The U.K. has fully prosecuted its first video game based gambling incident. Craig “NepentheZ” Douglas and Dylan Rigby operate the website FutGalaxy which enabled its users to bet virtual currency from FIFA 17 on real-life football matches. Last September, Douglas and Rigby were charged with promoting lottery and advertising unlawful gambling under the U.K.’s Gambling Act, with Douglas receiving an extra charge of inviting minors to gamble.
U.K. law requires all websites offering gambling facilities in Britain to be licensed. The U.K. Gambling Commission has stated that this is intended to protect children and other vulnerable people from predation. Douglas is a prominent YouTuber, and used his platform to promote the FutGalaxy website to his million-plus subscribers. The website had no age restrictions, and allowed minors to use credit cards to place bets with a virtual currency. The Guardian reported that Douglas expressly encouraged child users onto the website, saying in a video, “You don’t have to be 18 for this, because this is a virtual currency.” Unfortunately for them, U.K. district judge Jack McGarva did not agree with this cheerful assessment — even using it against the defendants during his ruling: “In my opinion, both of you were aware of the use of the site by children and the attractiveness of it to children. At the very least, you both turned a blind eye to it.”
Douglas managed to avoid jail time by changing his plea to guilty, although both Douglas and Rigby are now facing hefty fines for their actions: £174,000 ($216,838) and £91,000 ($113,404), respectively. “This was one of the most serious cases that has been investigated and prosecuted by the Commission,” said Sarah Harrison, Chief Executive of the U.K. Gambling Commission. “Its gravity is reflected in the significant financial penalties imposed by the Judge. The defendants knew that the site was used by children and that their conduct was illegal but they turned a blind eye in order to achieve substantial profits. The effect on children of online gambling was rightly described by the Court as ‘horrific’ and ‘serious.’”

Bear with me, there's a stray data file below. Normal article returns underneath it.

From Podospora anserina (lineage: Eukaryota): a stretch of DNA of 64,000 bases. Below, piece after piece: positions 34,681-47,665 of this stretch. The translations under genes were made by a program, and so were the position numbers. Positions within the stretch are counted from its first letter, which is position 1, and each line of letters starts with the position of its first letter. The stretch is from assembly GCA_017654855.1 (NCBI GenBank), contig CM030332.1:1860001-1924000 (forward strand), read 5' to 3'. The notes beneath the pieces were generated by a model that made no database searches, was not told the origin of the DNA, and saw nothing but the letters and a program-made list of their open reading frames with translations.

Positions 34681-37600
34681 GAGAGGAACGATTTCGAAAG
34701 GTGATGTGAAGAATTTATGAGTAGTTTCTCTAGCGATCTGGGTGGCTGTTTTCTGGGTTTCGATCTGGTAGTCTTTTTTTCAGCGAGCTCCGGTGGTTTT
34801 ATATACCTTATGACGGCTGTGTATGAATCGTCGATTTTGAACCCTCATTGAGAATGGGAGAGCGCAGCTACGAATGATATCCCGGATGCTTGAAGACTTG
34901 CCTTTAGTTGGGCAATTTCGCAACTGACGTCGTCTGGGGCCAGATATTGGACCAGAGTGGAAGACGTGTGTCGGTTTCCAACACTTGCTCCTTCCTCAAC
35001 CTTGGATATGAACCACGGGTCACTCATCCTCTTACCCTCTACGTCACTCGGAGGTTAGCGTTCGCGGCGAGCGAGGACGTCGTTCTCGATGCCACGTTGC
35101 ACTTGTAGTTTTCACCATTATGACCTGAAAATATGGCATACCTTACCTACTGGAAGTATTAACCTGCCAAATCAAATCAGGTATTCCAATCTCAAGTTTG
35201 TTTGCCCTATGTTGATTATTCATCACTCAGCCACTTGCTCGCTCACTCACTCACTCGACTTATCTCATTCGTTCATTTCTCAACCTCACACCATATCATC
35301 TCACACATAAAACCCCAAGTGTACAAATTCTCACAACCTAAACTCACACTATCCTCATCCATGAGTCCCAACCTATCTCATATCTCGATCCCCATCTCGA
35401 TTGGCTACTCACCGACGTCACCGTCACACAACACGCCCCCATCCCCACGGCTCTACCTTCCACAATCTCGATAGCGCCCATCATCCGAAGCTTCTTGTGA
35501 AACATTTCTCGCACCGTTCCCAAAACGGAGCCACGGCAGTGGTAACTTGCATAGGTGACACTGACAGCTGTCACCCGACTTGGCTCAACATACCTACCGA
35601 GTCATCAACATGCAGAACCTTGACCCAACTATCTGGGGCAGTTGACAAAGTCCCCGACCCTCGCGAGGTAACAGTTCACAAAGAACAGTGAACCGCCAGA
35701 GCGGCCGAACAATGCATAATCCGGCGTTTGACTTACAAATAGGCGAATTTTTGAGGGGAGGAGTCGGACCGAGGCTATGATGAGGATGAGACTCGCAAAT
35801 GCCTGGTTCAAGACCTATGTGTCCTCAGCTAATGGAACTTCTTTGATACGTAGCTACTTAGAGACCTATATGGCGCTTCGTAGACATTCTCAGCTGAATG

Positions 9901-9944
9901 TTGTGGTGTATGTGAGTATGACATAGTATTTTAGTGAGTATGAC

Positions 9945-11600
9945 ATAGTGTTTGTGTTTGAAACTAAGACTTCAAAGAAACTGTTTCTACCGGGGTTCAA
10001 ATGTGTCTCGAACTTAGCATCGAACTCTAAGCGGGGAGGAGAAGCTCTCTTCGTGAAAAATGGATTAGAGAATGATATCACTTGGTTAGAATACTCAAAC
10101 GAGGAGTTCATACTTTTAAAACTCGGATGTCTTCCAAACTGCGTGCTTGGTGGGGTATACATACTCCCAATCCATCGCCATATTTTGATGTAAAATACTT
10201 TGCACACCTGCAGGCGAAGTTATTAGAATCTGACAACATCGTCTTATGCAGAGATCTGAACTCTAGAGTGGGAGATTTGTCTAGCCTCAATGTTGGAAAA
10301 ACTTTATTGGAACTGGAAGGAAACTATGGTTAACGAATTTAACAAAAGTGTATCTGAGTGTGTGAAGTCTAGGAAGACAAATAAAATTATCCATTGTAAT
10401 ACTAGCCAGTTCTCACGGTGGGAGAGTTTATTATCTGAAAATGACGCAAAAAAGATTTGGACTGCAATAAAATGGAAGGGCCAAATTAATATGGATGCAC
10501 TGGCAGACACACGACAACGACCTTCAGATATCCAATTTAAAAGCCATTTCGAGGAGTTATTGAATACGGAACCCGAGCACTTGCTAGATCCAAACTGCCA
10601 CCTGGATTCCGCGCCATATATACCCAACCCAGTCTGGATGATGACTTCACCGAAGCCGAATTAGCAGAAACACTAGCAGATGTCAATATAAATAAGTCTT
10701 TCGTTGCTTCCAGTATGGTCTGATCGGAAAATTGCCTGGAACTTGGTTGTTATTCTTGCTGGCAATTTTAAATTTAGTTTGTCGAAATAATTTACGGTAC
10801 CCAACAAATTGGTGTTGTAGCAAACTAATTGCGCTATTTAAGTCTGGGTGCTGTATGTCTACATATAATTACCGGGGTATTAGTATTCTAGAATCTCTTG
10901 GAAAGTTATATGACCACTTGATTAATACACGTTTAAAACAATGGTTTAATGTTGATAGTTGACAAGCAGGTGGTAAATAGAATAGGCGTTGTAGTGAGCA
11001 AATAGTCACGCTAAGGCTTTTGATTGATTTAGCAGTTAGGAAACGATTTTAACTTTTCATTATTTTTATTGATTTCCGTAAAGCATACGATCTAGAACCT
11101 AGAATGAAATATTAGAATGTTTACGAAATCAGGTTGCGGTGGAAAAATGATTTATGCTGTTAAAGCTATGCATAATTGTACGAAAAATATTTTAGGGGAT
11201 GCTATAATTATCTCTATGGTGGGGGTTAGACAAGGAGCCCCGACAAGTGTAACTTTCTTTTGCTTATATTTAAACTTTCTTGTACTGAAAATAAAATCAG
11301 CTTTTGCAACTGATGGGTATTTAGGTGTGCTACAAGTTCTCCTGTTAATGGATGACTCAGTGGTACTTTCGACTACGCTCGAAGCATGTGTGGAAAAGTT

“It wasn’t like I set out to break the law,” Douglas remarked later in a public statement, “but I do have to accept the judgment of the courts, which I do fully, and I did break the law. I’ve been punished for that.”
The question remains: What does this mean for the popular websites that gamble skins and virtual currencies here in America? U.K. rulings do not bind U.S. courts, however, it could influence a U.S. court to act in a similar manner. Further, the U.S. government has already been tightening its grip on online gambling, as we saw recently with The Washington State Gambling Commission’s issuance of a cease and desist letter to Valve in connection with CS:GO skin gambling. At the very least, this doesn’t bode well for U.S. based websites behaving similarly, and the case of Douglas and Rigby could be a telling sign of things to come.
Co-authors, Ritika Gopal and Christopher Aranguren, are legal interns at Morrison / Lee. Ritika and Chris also currently attend law school, where they study intellectual property and media law.